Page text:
A minimal model for the influence of equilibrium positions on brake squeal
The phenomenon brake squeal has been an ongoing topic for decades, both in the automotive industry and in science. Although there is agreement on the excitation mechanism of brake squeal, namely self-excitation due to frictional forces between the disk and the pad, in the subject of squeal it is very complex to discover all relevant effects and to take them into account. Several of these problems are related to nonlinearities, for example, in the contact between pad and disk or drum or in the behavior of the brake pad material. One of these nonlinear effects, which has been almost completely neglected so far, is that the brake can engage, mainly due to the bushing and joint elements within the brake, different equilibrium positions. This in fact has serious influence on the noise behavior as shown in experimental studies. For example, it is observed in experiments that, despite identical operating parameters, squeal sometimes occurs and sometimes not. In initial experimental studies, this could be related to the engaged equilibrium position. Following these experimental studies, the present paper introduces a minimal model by extending the well-known minimal model by Hoffmann et al. by corresponding elements and nonlinearities allowing the system to engage different equilibrium positions. As will be presented, the stability behavior strongly depends on the engaged equilibrium position. Therefore, the minimal model represents the key experimentally observed issues. Additionally, a limit cycle behavior can also be observed.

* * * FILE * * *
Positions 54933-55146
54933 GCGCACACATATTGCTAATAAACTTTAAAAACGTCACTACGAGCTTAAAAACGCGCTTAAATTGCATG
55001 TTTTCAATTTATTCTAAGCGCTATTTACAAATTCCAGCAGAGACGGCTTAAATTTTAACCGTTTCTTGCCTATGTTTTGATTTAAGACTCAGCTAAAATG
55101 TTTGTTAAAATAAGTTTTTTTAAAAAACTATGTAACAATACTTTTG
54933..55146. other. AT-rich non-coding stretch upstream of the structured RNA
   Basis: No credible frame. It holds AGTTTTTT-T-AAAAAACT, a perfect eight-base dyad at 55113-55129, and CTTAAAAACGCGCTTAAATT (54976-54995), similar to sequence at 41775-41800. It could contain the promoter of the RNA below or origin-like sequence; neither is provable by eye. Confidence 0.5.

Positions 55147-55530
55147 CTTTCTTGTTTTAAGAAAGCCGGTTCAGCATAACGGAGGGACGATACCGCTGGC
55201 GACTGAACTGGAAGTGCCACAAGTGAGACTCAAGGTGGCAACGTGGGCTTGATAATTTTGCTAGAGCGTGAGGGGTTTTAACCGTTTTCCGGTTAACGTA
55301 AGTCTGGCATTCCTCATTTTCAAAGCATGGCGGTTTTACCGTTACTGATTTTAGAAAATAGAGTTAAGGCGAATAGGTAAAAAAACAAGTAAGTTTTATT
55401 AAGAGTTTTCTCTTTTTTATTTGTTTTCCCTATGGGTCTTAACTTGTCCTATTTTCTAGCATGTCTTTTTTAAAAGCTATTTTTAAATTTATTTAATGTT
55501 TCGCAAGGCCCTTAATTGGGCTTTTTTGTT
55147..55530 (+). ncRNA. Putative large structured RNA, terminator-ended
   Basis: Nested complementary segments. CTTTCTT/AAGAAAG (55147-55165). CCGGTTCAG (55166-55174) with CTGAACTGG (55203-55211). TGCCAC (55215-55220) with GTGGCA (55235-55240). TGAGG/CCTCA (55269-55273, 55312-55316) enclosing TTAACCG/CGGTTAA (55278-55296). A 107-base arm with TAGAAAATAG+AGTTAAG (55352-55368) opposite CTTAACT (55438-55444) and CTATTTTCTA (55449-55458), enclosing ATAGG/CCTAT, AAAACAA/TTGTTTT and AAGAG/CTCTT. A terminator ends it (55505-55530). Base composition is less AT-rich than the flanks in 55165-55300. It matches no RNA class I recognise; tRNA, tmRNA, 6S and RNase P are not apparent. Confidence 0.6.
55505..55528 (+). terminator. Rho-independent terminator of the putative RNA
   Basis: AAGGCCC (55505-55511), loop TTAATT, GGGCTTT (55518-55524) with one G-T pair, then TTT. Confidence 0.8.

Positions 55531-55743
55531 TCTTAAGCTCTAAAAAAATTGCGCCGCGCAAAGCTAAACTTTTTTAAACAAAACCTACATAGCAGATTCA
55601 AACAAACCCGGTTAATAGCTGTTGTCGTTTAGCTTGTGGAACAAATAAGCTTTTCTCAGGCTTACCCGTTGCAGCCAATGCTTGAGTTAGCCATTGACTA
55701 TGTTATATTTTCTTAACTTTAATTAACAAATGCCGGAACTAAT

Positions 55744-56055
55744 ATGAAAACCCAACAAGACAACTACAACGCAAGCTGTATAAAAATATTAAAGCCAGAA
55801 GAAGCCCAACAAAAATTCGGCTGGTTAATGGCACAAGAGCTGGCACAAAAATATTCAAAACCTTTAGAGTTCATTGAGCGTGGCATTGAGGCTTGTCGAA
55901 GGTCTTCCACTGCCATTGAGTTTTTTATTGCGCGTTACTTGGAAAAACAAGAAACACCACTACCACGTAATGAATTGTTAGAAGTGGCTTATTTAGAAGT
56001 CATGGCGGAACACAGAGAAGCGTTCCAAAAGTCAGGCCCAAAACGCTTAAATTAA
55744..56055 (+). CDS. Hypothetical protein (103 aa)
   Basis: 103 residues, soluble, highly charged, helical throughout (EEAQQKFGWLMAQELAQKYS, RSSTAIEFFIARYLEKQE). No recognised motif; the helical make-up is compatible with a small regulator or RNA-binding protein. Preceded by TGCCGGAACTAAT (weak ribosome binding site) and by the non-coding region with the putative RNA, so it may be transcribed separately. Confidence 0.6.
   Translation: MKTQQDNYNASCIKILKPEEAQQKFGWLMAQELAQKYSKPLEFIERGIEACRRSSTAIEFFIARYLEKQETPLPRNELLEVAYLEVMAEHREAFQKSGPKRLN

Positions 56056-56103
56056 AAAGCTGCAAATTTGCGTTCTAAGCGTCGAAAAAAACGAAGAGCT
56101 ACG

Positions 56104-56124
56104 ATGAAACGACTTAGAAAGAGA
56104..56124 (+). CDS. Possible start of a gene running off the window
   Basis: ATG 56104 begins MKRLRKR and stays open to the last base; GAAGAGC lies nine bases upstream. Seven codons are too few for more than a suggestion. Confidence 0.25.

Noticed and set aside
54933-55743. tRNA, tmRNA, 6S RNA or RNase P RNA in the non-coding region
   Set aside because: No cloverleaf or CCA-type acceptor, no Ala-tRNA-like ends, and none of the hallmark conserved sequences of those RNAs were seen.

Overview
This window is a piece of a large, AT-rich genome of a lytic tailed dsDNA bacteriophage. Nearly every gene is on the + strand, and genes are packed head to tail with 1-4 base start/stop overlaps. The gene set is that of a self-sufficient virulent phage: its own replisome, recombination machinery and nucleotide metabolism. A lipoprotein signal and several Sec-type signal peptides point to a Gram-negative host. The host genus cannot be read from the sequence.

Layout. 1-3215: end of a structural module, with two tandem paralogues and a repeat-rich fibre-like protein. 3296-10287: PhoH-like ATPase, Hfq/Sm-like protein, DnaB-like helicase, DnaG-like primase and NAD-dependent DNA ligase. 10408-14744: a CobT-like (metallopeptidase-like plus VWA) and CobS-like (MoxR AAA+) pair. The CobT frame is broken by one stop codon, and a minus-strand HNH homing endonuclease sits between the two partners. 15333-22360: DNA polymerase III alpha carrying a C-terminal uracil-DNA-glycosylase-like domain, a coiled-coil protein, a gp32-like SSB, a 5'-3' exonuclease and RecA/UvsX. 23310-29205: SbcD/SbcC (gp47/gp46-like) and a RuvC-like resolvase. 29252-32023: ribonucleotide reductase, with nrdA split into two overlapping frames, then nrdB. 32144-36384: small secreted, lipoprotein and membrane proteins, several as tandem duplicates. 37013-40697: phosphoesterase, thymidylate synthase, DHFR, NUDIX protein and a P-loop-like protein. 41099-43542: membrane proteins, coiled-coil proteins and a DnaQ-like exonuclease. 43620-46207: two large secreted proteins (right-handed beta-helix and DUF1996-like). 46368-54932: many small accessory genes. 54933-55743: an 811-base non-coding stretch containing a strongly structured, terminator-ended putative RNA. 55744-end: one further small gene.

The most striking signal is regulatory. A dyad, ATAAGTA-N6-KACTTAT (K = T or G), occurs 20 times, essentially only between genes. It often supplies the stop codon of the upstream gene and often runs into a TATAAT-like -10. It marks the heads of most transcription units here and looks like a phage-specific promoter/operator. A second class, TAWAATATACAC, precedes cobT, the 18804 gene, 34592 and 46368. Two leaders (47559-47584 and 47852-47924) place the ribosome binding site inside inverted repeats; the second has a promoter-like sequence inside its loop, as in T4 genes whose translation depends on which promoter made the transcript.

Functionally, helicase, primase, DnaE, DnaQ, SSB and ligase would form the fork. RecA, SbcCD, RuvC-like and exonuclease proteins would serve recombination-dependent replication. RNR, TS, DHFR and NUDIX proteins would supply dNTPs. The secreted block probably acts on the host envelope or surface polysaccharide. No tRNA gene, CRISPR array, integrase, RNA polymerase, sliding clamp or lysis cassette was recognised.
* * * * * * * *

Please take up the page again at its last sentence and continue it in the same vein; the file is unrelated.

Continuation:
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Published in: GAMM-Mitteilungen, 10.1002/gamm.202300001, Wiley